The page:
Hale and Mrs. Peters find and withhold evidence that could convict Minnie Wright of murder. The women are reluctant to admit that they have found proof of motive for Wright’s murder; Mrs. Peters repeats “We don’t know who killed him,” to Mrs. Hale (502). The very last sentence of the story, spoken by Mrs. Hale, “We call it—knot it, Mr. Henderson,” plays on the women absolving Mrs. Wright of any guilt for her crime, deciding that she is “not it” and not guilty (504). With that in mind, readers may question what right Mrs. Hale and Mrs. Peters have to pardon Mrs. Wright from her crime. As Bendel-Simso states, “while the women can seek Justice for other women, the men in charge of the case .
Print. Hedges, Elaine. “Small Things Reconsidered: Susan Glaspell's ‘A Jury of Her Peers.’” Woman's Studies. 12 (1986): 89-110. Literature Resource Center.
“Small Things Reconsidered: Susan Glaspell's `A Jury of Her Peers. '” Women’s Studies 12 (1986): 89-110. Literature Resource Center. Galenet. WSCC Lib.
When Mrs. Hale and Mrs. Peters understood the reason behind the murdering they hid the evidence from their husbands, and kept quiet. Many readers would visualize this play as a feminist point of view due to women’s bonding in discovering Minnie’s oppressive life after marriage. However Glaspell, provokes two ethical paradigms that have different perspectives of justice. Glaspell uses symbolism to characterize women’s method in a subjective way, by empowering themselves through silence, memories of her and their own lives as well as having empathy about her sit... ... middle of paper ... ...women by making them look unimportant and what they do also insignificant which should be appreciated rather than made fun of. Works Cited Fisher, Jerilyn, and Ellen S. Silber.
Mr. Hale has found his neighbor, John Wright, strangled upstairs in the Wrights’ house with Minnie Wright, John’s wife, sitting calmly downstairs. With John Wright dead and his wife in jail, Mr. Hale, the sheriff, their wives, and the county attorney all crowded in the Wright’s house to try to find clues about the murder. While the men go upstairs, they leave the women downstairs “…worrying over trifles.” (“A Jury of Her Peers” 264) Unbeknownst to the men, Mrs. Hale and Mrs. Peters find clue after clue that would convict Minnie Wright of the murder. Instead of telling the men about the clues, the women hide the clues and the men have no idea what the women have found. The clues are little things like a half cleaned kitchen, sewing that is messed up, and the sugar jar being left open.
The men totally ignored their wives' thoughts and roles, and, therefore, they missed the entire point of the real motive behind Mr. Wright's murder. The social gap between men and women in the early 1800s provided the basis for Glaspell's story, "A Jury Of her Peers" and her play, Trifles. In 1917 when "A Jury Of Her Peers" was written, women were the homemakers. Although Mrs. Peters and Mrs. Hale fit the domest... ... middle of paper ... ...ll her husband will also be her salvation. Works Cited and Consulted Glaspell, Susan.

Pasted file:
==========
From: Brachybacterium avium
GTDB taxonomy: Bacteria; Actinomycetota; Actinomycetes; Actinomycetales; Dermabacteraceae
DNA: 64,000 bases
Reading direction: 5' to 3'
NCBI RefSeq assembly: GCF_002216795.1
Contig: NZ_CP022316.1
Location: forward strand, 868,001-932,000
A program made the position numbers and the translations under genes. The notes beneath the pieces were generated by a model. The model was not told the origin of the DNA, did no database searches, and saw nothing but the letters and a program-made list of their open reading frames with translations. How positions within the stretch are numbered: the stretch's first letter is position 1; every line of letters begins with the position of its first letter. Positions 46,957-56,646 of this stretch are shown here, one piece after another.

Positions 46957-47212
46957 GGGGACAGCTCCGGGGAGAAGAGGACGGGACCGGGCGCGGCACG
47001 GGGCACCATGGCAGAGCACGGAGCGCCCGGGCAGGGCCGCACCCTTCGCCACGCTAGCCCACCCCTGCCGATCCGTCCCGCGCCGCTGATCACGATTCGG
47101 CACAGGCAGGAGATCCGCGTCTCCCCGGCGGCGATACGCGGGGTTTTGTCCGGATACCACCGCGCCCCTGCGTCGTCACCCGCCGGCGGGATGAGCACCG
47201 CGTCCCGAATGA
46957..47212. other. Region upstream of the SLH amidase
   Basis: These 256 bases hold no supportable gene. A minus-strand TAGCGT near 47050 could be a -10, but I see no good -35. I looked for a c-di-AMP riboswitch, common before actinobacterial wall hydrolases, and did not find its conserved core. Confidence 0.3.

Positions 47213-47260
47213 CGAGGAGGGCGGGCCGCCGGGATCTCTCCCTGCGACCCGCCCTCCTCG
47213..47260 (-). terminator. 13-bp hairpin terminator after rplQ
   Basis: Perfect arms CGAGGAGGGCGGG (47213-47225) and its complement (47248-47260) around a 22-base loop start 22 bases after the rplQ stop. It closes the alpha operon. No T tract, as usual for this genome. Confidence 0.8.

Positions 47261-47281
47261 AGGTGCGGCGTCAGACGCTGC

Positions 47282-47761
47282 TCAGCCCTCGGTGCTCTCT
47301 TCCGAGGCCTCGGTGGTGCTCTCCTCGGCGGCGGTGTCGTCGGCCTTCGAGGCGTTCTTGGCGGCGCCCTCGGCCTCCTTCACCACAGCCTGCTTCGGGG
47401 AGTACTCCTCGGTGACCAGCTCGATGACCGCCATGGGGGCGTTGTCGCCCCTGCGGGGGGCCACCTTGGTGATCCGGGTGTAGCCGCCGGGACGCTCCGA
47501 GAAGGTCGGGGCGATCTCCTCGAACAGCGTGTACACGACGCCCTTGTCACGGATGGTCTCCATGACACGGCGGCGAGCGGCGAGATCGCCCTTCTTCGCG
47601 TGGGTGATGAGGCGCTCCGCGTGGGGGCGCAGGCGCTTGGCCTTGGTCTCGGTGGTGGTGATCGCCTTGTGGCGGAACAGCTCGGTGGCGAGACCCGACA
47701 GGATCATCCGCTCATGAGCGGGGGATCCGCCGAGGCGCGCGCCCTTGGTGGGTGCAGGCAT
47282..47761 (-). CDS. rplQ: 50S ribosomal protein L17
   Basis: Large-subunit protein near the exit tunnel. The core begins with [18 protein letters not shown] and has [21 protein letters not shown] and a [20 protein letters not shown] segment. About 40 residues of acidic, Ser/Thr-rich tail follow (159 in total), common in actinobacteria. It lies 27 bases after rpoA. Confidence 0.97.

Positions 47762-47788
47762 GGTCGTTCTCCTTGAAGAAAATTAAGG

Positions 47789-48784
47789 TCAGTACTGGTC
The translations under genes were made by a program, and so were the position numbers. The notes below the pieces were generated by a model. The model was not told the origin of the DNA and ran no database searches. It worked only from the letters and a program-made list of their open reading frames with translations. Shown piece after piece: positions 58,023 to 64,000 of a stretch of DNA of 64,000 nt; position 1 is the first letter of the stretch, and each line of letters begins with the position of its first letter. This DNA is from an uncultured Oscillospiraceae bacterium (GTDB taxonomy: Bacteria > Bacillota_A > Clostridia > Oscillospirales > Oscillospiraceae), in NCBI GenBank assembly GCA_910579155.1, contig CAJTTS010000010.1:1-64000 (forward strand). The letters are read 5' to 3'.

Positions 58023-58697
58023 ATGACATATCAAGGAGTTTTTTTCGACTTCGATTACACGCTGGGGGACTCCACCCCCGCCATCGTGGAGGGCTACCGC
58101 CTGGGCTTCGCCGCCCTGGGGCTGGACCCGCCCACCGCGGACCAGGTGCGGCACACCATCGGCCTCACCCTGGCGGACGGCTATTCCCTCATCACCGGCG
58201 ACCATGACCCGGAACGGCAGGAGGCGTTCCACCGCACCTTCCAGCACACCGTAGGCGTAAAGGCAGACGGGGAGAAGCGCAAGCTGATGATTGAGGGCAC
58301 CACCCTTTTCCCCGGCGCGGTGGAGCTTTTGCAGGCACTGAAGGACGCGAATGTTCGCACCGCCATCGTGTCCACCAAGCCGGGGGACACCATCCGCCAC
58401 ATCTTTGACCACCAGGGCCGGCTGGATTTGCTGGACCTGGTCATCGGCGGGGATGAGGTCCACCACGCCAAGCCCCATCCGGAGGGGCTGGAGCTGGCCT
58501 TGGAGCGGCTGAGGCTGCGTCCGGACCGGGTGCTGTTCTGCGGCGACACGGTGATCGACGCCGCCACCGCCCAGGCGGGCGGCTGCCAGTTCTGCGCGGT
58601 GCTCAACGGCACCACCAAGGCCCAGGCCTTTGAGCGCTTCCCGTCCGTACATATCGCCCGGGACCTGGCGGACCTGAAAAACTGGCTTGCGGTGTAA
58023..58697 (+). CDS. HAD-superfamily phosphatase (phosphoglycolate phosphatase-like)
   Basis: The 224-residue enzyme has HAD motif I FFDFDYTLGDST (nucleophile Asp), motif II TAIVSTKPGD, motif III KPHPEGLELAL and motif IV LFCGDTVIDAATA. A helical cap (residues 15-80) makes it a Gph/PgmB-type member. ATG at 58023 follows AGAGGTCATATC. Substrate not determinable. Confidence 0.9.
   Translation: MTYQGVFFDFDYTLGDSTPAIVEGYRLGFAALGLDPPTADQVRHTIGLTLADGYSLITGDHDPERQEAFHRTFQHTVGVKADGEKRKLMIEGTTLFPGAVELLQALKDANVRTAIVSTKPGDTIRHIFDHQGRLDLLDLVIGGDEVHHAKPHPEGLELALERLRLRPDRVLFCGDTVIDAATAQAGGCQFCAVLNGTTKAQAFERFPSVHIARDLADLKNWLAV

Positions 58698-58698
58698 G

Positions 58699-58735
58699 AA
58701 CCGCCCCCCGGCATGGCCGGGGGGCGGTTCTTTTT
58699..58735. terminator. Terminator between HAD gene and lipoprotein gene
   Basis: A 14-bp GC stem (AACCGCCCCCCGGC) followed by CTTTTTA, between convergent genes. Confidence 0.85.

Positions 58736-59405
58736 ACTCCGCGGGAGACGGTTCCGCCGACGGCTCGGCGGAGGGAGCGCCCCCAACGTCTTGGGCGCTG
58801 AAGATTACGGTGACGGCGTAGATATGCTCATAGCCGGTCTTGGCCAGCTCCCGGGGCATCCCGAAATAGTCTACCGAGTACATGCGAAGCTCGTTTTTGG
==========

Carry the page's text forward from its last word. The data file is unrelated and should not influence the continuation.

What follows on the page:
The title its self “Trifles” a pears to be one the more prominent uses of iron. Mr. Hale astertavly inultes his wife and her companion by saying that women wory about trifels, as a result the trifles they considered unimportant were the prolonged evidences they were looking for. In final analysis, Susan Glaspell techniques of using symbolism and stereotype to arise a disputatious topic of murder between spouses to show her view on women oppression can be observed with in the play. The manner the play writer uses literary techniques of stereotype to describe how women shun from society just for been the wrong gender for the time period. Symbolism saturates the production with meaning that create sympathy for women being oppressed by
Susan Glaspell lays out a unique set of circumstances involving a farmer’s murder in “A Jury of Her Peers.” She weaves the trifles of women with superiority of men at the time. Taking a closer look at the perceptions of the men and women, the disparities between their assertions in the investigation, the physical evidence the women produce, and the lack of motive the men provide, it appears Minnie Foster Wright warrants compassion in her case. Initially, Lewis Hale mentions he does not believe John Wright cares about what his wife wants (Glaspell 185). There is a rocker in disrepair, a “peculiar, ungainly” cupboard, and a stove with a broken lining that suggest Mr. Wright is not interested in maintaining the residence with the essentials of heating, cooking, or furnishings (185, 187, 190). In addition to his apparent laziness, further corroboration is a skirt that “bore the marks of much making over” points to Mr. Wright as stingy or never having any money (189).
She kept her father’s body for a few days before accepting proper burial and detachment. Her lack of acceptance for her father’s death demonstrates a sign of psycho... ... middle of paper ... ... than leaving it alone. Many may argue that murder regardless of the situation is unacceptable and violates the social contract, therefore her death was an appropriate ending. However, through deep character analysis of Miss Emily and the town’s people, one can easily support the clause that Miss Emily’s actions are justifiable. The title is also significant because it shows sympathy for Miss Emily.